Be prepared to enter the nightmare world that exists between the shadows in writer/director Jeffery Husselman’s sinister feature Streetwalker. Ruby (Corissa Gabor) is a sex worker who fills her time between tricks watching monochrome sermons by late-night TV prophet Isaiah Russ (Nick Villaire). Ruby only has a few friends in this cold world: fellow sex worker Zoey (Ray Hansen) and nice-guy customer Roy (Keith Ortiz).
However, eerie things start to occur in the corners. One night, Duffy (George Weslyn), a regular who asks Ruby to use the same perfume his wife does in order to cover up the body fluid odor, pays extra for a night of hard drug sex that lands Ruby in the hospital. A culmination of ugly rituals occurs. Ruby becomes aware she has gotten the attention of an interdimensional being known as the Ring Leader (Jeffery Husselman). Without moving his lips, the Ring Leader whispers of all the visible things that really are not, as well as all the invisible things that definitely are. The Ring Leader and his followers do awful things, all the while telling Ruby that her place is with them.
There are a lot more hits than misses in Streetwalker. It has a terminally hip hybrid visual aesthetic of grindhouse blended with Nicholas Winding Refn. The faux print damage jives well with the light storms of drop-dead indigos and violets. Husselman’s appreciation of analog-era tech leads to what seems like a 1990s period piece. The forgotten world of black-and-white televisions and landlines, back when people had to watch things because nothing else was on, looms large.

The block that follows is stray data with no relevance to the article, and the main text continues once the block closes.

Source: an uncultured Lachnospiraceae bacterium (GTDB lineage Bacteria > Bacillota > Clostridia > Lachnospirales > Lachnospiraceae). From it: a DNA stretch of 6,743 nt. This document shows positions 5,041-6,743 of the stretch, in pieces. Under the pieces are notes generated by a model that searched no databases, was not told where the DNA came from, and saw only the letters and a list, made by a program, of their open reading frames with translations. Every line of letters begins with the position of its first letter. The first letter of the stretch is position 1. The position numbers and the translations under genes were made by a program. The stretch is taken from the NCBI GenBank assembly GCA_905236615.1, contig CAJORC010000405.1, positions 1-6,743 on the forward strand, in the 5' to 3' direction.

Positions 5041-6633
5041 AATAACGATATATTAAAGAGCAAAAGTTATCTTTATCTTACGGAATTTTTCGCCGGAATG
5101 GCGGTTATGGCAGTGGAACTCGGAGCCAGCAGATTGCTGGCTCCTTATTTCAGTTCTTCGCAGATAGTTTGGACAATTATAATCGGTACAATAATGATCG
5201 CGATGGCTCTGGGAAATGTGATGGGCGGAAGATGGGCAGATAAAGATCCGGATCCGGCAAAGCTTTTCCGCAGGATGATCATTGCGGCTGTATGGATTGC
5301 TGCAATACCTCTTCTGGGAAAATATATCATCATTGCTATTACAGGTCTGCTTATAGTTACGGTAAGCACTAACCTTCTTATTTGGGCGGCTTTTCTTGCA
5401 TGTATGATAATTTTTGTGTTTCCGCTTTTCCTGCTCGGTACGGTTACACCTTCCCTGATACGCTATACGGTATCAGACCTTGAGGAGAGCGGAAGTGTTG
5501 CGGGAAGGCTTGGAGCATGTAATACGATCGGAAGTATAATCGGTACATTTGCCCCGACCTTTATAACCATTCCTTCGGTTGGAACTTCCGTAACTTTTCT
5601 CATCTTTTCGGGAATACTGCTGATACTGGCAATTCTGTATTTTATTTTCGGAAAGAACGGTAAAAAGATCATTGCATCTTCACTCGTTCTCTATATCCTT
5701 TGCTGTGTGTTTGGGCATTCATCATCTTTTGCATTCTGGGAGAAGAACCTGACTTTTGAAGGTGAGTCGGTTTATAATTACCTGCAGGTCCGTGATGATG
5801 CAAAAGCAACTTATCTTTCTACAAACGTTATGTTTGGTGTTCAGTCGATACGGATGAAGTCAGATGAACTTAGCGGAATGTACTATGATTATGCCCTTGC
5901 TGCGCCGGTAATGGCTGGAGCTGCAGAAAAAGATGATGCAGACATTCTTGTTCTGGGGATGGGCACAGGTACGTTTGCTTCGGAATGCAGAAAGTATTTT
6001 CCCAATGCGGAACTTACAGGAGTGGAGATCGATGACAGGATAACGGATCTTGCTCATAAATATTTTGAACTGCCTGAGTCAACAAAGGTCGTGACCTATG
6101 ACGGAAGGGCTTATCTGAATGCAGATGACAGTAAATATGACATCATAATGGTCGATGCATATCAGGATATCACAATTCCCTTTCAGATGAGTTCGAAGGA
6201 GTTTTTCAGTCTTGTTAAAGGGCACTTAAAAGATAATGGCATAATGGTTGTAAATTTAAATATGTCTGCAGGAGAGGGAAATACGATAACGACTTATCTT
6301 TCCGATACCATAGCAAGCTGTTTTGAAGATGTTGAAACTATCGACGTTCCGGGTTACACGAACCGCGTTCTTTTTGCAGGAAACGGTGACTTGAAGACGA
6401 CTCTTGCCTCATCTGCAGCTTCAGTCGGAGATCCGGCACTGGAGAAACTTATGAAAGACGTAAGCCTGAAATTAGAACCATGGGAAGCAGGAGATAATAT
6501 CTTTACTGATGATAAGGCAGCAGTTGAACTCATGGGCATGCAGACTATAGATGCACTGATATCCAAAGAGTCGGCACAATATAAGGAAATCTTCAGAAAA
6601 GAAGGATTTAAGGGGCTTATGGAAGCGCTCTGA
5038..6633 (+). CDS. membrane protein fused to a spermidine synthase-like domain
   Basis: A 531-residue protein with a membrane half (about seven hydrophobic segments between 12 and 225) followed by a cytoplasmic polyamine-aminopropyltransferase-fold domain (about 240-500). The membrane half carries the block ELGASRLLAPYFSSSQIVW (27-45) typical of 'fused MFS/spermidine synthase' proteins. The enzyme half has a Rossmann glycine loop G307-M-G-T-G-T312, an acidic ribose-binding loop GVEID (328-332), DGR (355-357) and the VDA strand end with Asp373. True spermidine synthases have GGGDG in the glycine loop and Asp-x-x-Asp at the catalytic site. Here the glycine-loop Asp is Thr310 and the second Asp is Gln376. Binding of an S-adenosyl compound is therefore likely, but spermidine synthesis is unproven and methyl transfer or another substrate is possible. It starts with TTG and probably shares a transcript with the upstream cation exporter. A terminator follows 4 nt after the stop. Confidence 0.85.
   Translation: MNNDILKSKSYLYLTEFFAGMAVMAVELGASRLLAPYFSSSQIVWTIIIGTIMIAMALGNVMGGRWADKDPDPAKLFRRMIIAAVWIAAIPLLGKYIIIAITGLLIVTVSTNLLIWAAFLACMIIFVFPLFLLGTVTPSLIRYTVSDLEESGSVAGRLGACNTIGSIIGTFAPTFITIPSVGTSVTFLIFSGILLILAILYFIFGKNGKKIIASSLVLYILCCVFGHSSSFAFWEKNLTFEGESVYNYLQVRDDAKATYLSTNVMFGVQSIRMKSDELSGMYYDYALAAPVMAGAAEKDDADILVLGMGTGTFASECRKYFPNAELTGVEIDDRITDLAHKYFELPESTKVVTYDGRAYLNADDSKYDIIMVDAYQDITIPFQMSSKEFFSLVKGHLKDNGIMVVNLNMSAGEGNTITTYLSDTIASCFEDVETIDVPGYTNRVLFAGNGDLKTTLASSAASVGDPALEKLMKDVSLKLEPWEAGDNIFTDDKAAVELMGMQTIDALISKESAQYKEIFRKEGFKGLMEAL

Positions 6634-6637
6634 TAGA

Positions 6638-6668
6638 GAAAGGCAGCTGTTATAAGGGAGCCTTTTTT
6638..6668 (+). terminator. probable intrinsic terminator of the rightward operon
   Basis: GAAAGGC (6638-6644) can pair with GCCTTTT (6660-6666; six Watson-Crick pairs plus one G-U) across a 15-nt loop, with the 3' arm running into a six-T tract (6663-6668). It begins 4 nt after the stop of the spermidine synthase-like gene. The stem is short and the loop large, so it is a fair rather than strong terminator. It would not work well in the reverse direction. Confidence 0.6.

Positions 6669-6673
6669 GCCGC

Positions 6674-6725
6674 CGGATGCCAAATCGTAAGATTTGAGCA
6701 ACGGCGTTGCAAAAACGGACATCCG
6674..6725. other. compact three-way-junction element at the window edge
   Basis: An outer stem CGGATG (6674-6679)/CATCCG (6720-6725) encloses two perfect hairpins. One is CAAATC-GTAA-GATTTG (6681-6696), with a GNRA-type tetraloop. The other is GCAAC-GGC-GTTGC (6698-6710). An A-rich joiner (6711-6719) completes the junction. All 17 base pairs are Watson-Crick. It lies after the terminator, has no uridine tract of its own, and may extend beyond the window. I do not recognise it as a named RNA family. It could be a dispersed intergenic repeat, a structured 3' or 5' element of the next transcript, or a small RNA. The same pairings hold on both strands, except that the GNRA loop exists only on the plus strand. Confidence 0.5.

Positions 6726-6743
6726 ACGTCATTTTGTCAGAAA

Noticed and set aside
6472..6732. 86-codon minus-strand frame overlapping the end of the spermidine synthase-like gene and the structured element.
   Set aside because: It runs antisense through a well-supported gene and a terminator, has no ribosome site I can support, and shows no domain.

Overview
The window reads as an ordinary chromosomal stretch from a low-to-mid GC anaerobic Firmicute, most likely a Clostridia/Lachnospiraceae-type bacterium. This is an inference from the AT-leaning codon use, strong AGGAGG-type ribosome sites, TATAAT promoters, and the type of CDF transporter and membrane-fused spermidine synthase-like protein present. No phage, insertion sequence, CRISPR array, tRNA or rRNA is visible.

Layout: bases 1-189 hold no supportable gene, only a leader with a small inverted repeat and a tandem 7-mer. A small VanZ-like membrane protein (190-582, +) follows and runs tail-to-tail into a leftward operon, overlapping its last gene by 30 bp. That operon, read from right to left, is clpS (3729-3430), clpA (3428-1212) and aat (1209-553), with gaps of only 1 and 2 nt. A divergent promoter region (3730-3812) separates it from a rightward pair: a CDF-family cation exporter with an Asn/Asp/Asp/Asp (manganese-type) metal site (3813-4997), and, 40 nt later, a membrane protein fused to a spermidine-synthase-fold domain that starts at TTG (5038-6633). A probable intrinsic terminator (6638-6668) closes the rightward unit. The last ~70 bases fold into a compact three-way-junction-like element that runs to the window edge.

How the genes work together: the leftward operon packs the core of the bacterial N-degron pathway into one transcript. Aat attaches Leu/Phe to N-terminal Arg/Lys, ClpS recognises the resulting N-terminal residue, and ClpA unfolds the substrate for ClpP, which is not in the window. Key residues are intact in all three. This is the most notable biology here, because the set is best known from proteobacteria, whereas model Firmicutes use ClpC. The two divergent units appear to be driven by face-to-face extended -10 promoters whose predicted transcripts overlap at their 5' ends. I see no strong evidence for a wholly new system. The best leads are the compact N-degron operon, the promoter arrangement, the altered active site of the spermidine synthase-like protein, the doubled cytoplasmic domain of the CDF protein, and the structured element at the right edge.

The filmmaker also avoids the sexploitation avenues of the material, instead choosing to milk the seedy elements of sex work for horror. This is a wise path to take in this startling new post-exploitation world. That doesn’t mean the movie keeps its britches on, but the nudity is used for unease and torture instead of poking your pelvic furnace. By establishing a darkness-filled landscape that then has additional horrors appear, Husselman double-meats his dread sandwich without ever having boring, non-horror scenes. It starts creepy and ends horrifically.
“The Ring Leader and his followers do awful things, all the while telling Ruby that her place is with them.”
Despite all the horror coursing through its design, the movie plays more like a gritty Boulevard drama, even when the cross-dimensional elements appear. This freshens things up nicely. Streetwalker goes in the exact direction I was hoping the new Hellraiser would travel down.
Unfortunately, I am not crazy about the handheld camera. Nope. If we are dressing up grindhouse, then we must understand that period rarely saw handheld outside of news footage. It’s not a deal breaker, but it gets tiresome. But the main issue is Husselman’s performance as the top nemesis. He resembles Coffin Joe with makeup and ears like Spider-Man villain The White Rabbit. Visually, the baddie is not as unnerving as he needs to be.
When the Ring Leader speaks, his lips don’t move. It is a lot like the werewolf-looking devil not moving his lips in the ill-fated Spawn. The villain stands and grins while his dialogue plays over the soundtrack. It looks lazy in the middle of a lot of obvious hard work on the filmmaker’s part. Some kind of facial covering or one of those red-hot animal masks would have corrected this instantly. Once again, not a deal breaker, but definitely a missed opportunity for an additional level of ferocity.
None of this should dissuade you from checking out Streetwalker. The smart move of using a gritty drama format to inject doses of hard horror pays off. And it looks gorgeous, hyper-stylized, and raw at the same time. This horror offering shows why the indie product just gets you higher sometimes. Those looking for a next-level genre offering will do well with this.